If your goal is to lose weight, I would urge you though, not to write down a goal of losing 1 lb per week or something like that. Simply, because that’s something you don’t exactly have control over and that will lead to frustration. Your goal needs to be something that you have control over and that you can do! This way, you will feel a sense of achievement and this will keep you motivated.

Your daily/weekly goals could be:

  • try out one new recipe every week
  • introduce one new vegetable every week
  • do the 10000 steps every day
  • join a gym or Pilates class (and turn up regularly!)
  • go completely sugar-free for 2 weeks
  • practice daily gratitude
  • practice a daily mindfulness exercise
  • eat mindfully
  • keep a food diary for the whole year
  • keep a journal for the year
  • don’t eat for 12 hours (or more) every day
  • Completely avoid any refined or processed food
  • cook from scratch

These are all little steps that everyone can do, and if you do those, these will lead to your desired weight loss.

However, if you do all those things, and you do not see a result after a few weeks or months, there might be something else going on that might need to get examined. It could be your hormones (insulin, thyroid hormones, female hormones), it could be some medication you are on (for example statins, steroids, etc), it could be your gut bacteria, or it could be some underlying psychological barrier that keeps coming up. In any of those cases, an appointment with a Nutritional Therapist like me could bring clarity by doing tests and asking the right questions. By getting to the root cause, these blocks can be removed and the way paved to reach your goal.

3. Hold yourself accountable for or get someone to become accountable to.

This depends very much on the individual, and sometimes even on the specific goal. The best way to be held accountable for is to announce it to everyone. I’m registering for this race in September, I pay the fee, and I share it on facebook. Even though probably none of your friends really care whether you do it or not doesn’t even matter. Just by announcing it, you are more likely to commit.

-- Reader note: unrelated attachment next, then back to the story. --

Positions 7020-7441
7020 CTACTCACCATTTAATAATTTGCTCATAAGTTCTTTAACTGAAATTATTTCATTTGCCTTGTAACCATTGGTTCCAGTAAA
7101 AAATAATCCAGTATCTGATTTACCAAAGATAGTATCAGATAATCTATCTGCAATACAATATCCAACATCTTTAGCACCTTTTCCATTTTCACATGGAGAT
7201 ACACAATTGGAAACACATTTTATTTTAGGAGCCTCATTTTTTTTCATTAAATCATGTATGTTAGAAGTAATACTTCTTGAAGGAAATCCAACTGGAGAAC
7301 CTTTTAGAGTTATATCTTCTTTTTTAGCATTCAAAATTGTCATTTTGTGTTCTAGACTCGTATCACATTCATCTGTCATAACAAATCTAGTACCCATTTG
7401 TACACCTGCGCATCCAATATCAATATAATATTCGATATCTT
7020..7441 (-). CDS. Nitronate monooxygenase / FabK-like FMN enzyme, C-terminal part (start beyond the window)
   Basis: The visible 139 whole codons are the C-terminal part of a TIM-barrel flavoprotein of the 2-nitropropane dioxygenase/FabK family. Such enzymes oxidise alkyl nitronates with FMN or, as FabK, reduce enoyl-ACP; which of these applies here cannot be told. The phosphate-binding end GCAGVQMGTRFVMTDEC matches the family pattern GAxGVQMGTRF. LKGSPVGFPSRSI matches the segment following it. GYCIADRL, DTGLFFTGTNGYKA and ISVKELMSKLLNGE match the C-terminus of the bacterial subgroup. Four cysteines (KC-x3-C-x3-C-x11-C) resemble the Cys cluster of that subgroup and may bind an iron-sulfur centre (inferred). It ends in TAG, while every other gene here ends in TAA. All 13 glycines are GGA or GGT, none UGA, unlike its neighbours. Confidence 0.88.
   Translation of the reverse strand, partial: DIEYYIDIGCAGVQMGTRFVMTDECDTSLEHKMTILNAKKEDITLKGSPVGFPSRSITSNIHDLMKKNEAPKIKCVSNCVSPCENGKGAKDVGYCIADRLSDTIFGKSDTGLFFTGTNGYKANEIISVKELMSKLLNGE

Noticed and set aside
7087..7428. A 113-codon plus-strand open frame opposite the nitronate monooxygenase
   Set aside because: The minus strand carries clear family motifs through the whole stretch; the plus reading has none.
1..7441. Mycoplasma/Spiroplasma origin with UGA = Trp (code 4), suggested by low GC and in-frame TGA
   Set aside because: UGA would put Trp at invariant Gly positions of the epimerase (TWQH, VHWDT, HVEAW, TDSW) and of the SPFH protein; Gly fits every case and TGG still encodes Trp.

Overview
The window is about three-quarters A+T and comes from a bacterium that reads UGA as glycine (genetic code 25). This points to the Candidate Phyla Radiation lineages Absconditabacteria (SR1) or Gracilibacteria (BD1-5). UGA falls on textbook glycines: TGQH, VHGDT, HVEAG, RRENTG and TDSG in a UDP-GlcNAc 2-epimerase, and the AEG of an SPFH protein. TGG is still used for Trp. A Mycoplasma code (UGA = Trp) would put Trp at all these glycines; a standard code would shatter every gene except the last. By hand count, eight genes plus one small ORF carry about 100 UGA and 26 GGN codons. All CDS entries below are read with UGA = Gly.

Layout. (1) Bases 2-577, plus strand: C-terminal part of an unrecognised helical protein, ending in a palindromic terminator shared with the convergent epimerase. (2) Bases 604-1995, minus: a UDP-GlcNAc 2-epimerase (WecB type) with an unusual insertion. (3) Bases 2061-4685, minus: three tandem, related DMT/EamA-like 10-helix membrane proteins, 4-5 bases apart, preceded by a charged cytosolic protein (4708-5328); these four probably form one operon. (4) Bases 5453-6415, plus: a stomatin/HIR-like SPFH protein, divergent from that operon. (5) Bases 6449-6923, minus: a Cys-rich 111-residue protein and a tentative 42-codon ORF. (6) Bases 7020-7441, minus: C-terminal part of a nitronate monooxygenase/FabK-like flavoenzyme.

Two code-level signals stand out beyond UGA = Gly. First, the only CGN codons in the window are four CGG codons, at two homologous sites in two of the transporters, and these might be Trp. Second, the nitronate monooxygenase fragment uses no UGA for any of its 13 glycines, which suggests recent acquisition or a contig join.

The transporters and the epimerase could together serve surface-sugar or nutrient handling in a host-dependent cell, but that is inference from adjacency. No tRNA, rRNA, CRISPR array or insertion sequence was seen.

4. REALLY IMPORTANT: Do not TRY!

Never ever tell yourself that you will try to lose weight and try to get fit in 2020, because that’s all you’ll be doing: “Trying”, you won’t actually be DOING!

“I am going to lose weight” or better still give the exact goal: “I am going to be my lightest weight in the last 15 years by next Christmas”

“I am my fittest ever by next Christmas because I will have lifted heavier weights and run more km than ever before!” or “I have attended the gym 3x every single week in 2020”

5. And my most important advice: ENJOY every moment of it and stay mindful!

Get excited about your goal and about achieving your goal. Keep reminding yourself of the benefits and why you have included that particular goal on your list – especially when it gets tough and when you are struggling.

If you stay in the moment, you do not want to be anywhere else or do anything else. Just do what needs to be done and accept it. Don’t resist it. Don’t fight it. Don’t question it. That causes inner conflict and will get in the way of your goal. Never give up!

I enjoyed every run I did in 2019 with that goal in mind. Seeing myself on top of the mountain, seeing myself crossing the finish line, sharing the photos – feeling proud of myself! Yes, the fact that I didn’t do it was disappointing, but it got me out in the cold, wet, windy conditions when I – without that goal in mind – would not have gone out.

Yes, cooking from scratch requires more time and planning, and it can be difficult in the beginning. But you can learn this like anything else, it’s not rocket science! You just need to stick with it. And enjoy it! If you stay mindful, you cannot resist it, you won’t fight it, and you won’t question it – and most importantly: You won’t give up!